BP to study gulf spill effects

Absorbant boom is put in place May 20, 2010, to stop oil from the Deepwarter Horizon spill in the Gulf of Mexico. UPI/Stephen Lehmann/U.S. Coast Guard | <a href="/News_Photos/lp/6afdfd189126bc978c2f05757a4646f5/" target="_blank">License Photo</a>
Absorbant boom is put in place May 20, 2010, to stop oil from the Deepwarter Horizon spill in the Gulf of Mexico. UPI/Stephen Lehmann/U.S. Coast Guard | License Photo

HOUSTON, May 24 (UPI) -- British oil producer BP said Monday it would commit up to $500 million to study the impact of the Deepwater Horizon catastrophe in the Gulf of Mexico.

BP said on its Web site the money would be spent on research into the oil spill's impact on the gulf's marine and shoreline environment over the next 10 years.


"BP has made a commitment to doing everything we can to lessen the impact of this tragic incident on the people and environment of the Gulf Coast," BP Chief Executive Officer Tony Hayward said. 'We must make every effort to understand that impact. This will be a key part of the process of restoration, and for improving the industry response capability for the future."

BP said the research will include determining where the crude oil, the dispersed oil and the dispersants are being carried by underwater currents, and their impact on the ecology.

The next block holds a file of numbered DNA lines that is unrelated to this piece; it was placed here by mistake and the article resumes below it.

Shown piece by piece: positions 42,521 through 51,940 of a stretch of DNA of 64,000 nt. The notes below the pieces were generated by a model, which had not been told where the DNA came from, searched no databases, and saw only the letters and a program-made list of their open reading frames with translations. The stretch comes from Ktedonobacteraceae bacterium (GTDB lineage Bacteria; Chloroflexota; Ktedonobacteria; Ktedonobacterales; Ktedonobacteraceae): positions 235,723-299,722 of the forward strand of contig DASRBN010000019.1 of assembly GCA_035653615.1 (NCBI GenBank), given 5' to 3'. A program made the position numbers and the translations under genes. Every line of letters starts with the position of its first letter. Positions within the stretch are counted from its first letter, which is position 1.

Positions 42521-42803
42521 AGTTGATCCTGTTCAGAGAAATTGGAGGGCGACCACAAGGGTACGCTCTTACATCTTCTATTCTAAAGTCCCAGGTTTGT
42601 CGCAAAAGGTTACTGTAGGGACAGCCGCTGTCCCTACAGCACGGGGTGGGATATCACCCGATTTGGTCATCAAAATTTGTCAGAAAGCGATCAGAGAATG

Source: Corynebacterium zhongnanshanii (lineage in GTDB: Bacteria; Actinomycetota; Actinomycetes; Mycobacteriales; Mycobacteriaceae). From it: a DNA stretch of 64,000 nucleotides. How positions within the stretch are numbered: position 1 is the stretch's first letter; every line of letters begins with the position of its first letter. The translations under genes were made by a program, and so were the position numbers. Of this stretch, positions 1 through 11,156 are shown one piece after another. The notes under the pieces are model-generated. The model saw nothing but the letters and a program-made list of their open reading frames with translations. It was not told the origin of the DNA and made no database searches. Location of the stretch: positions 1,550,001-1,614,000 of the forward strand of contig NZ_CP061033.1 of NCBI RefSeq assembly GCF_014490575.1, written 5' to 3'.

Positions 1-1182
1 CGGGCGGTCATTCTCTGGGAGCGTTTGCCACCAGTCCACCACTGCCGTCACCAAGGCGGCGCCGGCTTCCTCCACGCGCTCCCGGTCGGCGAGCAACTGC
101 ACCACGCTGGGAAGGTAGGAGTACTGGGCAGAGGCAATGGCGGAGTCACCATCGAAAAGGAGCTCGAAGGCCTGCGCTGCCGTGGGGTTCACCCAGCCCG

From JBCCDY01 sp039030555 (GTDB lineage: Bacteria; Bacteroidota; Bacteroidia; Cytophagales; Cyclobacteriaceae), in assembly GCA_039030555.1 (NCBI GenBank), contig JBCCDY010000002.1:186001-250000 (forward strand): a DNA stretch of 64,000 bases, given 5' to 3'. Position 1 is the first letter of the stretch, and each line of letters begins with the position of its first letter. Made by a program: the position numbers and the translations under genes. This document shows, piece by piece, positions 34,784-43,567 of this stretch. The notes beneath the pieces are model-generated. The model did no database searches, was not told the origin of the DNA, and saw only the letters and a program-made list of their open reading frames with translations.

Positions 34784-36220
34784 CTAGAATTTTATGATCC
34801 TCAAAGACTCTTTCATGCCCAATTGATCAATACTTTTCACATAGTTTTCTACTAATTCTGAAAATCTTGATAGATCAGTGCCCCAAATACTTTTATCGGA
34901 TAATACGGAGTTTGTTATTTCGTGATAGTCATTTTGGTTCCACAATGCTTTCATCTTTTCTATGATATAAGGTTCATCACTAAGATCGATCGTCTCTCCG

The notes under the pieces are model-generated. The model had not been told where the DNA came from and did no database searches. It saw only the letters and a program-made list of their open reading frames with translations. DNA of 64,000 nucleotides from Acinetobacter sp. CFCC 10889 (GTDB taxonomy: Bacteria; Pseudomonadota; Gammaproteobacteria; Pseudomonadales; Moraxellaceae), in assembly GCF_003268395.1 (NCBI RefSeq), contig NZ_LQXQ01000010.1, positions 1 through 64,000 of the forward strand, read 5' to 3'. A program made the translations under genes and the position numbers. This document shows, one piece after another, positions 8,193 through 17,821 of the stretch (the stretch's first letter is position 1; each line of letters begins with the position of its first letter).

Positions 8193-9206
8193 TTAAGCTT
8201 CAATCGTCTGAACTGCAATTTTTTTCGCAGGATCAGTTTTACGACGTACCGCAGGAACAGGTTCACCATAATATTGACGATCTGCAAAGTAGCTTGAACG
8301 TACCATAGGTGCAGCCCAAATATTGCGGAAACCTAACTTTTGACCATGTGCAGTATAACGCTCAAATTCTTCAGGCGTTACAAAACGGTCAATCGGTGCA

The oil company said it also wants to determine how accidental releases of oil compare to natural seepage of oil from the seabed, whether the dispersant of oil helps or hinders its biodegradation, what effect tropical storms have on the oil slick and what can be done to improve technology.


BP said it was giving its first grant to Louisiana State University.

The company said its efforts to stop the gushing of crude oil from a mile below the gulf surface continued along with work to control the widening oil plume that's reached the Gulf Coast shoreline. It said the next option it will try to plug the leak is a so-called top kill operation in which heavy drilling fluids are injected into the well, followed by sealing with concrete.

"Most of the equipment is on site and preparations continue for this operation, with a view to deployment in a few days," BP said.

"This is a complex operation requiring sophisticated diagnostic work and precise execution. As a result, it involves significant uncertainties and it is not possible to assure its success or to put a definite timescale on its deployment."

Drilling of two relief wells continues, BP said, with completion still months away.

BP said the cost of responding to the disaster so far is $760 million.

"It is too early to quantify other potential costs and liabilities associated with the incident," the company said.

U.S. Sen. Bill Nelson, D-Fla., has a counter on his official Web site that estimated 35.2 million gallons of oil had leaked from the well since the April 20 explosion that sank the oil rig, killing 11 workers.


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